Gone are the buckwheat smoothies, activated almonds, dry Januaries and morning jogs into the office. Exhale: the New Year health kick is subsiding and the queue for the office shower is better for it. For most of us, healthiness comes in waves. But in 2016 ‘wellness’ was obdurate as the buzziest of buzz-words in the property industry, so it’s timely to ask whether it will last longer for our built environment than for most of our post-holiday efforts.
It’s estimated that the average person in the UK spends 90% of their time indoors, so it seems likely that the built environment could have a large effect on an individual’s wellbeing and it should come as no surprise that wellbeing is a current focus in the real estate industry. Matters that can affect wellbeing can include air, light and water as well as nutrition, exercise and mental wellbeing – all of which is increasingly on the corporate radar, given the potential impact on staff productivity, retention and a better culture within a business.
Buildings and wellness
Whilst some of these aspects will be down to the way in which occupiers use the space provided to them (e.g. in their fit-out or certain HR policies), it is clear that other key aspects will be inherent in the built environment itself. The built environment can provide high air quality, access to natural light, purified water, green roofs or walls, or the ability for individuals to control their environment locally such as by opening windows or controlling the temperature of the air conditioning. There are new standards for measuring these benefits, such as the WELL Building Standard, which has now been awarded to a first European property: engineer Cundall’s One Carter Lane in central London.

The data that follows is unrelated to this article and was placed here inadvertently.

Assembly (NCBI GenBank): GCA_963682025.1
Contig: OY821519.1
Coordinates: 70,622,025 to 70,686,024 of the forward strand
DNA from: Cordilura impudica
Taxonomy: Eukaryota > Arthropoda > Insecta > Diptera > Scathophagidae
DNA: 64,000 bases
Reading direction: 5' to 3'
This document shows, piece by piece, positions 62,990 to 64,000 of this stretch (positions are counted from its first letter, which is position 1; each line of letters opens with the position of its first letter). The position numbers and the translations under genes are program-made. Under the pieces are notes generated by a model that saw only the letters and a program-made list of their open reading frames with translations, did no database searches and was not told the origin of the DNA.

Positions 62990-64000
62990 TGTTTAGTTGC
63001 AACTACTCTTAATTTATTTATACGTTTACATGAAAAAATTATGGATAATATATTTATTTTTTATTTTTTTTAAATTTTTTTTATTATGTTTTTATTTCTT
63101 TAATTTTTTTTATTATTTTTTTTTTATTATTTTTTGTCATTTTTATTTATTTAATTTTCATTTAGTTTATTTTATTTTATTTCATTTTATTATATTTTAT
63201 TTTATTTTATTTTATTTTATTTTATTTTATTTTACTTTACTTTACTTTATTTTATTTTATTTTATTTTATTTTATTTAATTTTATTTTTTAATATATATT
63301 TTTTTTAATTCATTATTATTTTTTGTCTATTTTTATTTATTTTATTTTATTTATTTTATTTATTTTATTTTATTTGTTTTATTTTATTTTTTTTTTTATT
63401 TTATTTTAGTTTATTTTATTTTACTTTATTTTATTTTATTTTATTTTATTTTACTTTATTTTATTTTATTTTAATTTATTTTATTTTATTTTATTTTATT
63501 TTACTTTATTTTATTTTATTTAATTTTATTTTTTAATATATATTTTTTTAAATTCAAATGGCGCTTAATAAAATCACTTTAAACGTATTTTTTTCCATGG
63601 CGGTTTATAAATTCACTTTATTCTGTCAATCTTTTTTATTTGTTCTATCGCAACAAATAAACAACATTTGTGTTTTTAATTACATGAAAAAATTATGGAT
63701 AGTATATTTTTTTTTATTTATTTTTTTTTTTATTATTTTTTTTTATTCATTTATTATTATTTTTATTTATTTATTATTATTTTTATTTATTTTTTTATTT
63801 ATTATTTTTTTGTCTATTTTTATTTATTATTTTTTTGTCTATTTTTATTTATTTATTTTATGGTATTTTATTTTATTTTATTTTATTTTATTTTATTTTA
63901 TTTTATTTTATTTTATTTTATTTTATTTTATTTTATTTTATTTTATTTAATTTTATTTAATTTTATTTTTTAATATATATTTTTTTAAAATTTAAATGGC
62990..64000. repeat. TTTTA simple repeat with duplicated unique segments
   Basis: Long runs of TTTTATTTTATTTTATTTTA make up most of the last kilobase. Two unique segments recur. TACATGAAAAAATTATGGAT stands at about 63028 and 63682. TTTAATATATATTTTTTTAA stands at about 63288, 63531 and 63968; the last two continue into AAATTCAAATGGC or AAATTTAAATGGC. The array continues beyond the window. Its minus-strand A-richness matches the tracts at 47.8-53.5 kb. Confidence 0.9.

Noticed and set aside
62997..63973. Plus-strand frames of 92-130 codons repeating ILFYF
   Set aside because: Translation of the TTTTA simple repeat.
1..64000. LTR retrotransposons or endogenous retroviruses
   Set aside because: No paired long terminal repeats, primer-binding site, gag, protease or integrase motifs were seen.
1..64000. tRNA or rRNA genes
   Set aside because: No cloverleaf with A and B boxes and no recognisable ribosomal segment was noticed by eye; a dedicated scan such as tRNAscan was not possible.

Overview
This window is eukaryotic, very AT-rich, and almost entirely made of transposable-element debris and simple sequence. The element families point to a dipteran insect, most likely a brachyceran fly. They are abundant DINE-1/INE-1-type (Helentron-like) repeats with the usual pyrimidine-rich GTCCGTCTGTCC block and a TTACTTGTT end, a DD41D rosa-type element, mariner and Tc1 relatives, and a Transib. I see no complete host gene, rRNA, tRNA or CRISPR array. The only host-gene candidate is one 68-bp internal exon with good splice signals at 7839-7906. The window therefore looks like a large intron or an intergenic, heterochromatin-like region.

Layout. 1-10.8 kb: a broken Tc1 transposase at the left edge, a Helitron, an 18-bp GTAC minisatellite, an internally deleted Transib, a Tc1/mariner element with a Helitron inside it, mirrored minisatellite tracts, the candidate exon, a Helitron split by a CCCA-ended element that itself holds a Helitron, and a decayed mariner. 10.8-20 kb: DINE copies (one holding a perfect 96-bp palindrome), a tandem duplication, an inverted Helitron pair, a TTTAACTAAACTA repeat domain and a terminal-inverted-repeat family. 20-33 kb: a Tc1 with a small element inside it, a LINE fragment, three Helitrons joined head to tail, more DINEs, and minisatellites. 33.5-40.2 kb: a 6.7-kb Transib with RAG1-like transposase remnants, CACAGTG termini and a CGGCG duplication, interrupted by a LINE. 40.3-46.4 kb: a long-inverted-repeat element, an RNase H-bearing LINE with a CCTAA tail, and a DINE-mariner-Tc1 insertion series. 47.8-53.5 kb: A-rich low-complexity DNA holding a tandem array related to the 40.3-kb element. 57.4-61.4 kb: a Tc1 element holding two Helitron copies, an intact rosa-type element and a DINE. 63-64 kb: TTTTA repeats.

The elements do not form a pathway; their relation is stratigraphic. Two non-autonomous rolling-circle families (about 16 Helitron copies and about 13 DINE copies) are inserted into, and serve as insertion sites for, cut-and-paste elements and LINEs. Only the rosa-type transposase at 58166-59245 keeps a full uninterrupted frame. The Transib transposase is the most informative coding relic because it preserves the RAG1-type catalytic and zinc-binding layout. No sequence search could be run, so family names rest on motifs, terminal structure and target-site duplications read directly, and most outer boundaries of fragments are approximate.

It’s not just the building itself that can have a positive or negative effect on wellbeing; the building’s surroundings as a whole can have an impact. Relevant questions to consider include: are there external public realm spaces that can be used by occupiers? Does the local retail offering provide some healthy choices of food? Do the materials used in construction enable the premises to pass the air quality test? Can a tenant who is concerned to enhance wellbeing build flexibility into its lease to allow it to carry out alterations which will assist, such as installing water filters or internal staircases between floors? Conversely, if a developer has built a product certified for its wellbeing credentials, can its leases exert enough control over its occupiers to ensure that one tenant of a multi-let building doesn’t adversely impact on the wellbeing of other occupiers of the building?
Technology, as well as design, also plays a role. The connectedness of a building’s facilities allows companies to collect ever more data about how a building is used. This has naturally surfaced as a concern to some, because information collected in the name of wellness and productivity must still be handled securely and used responsibly.
Who's on a health kick?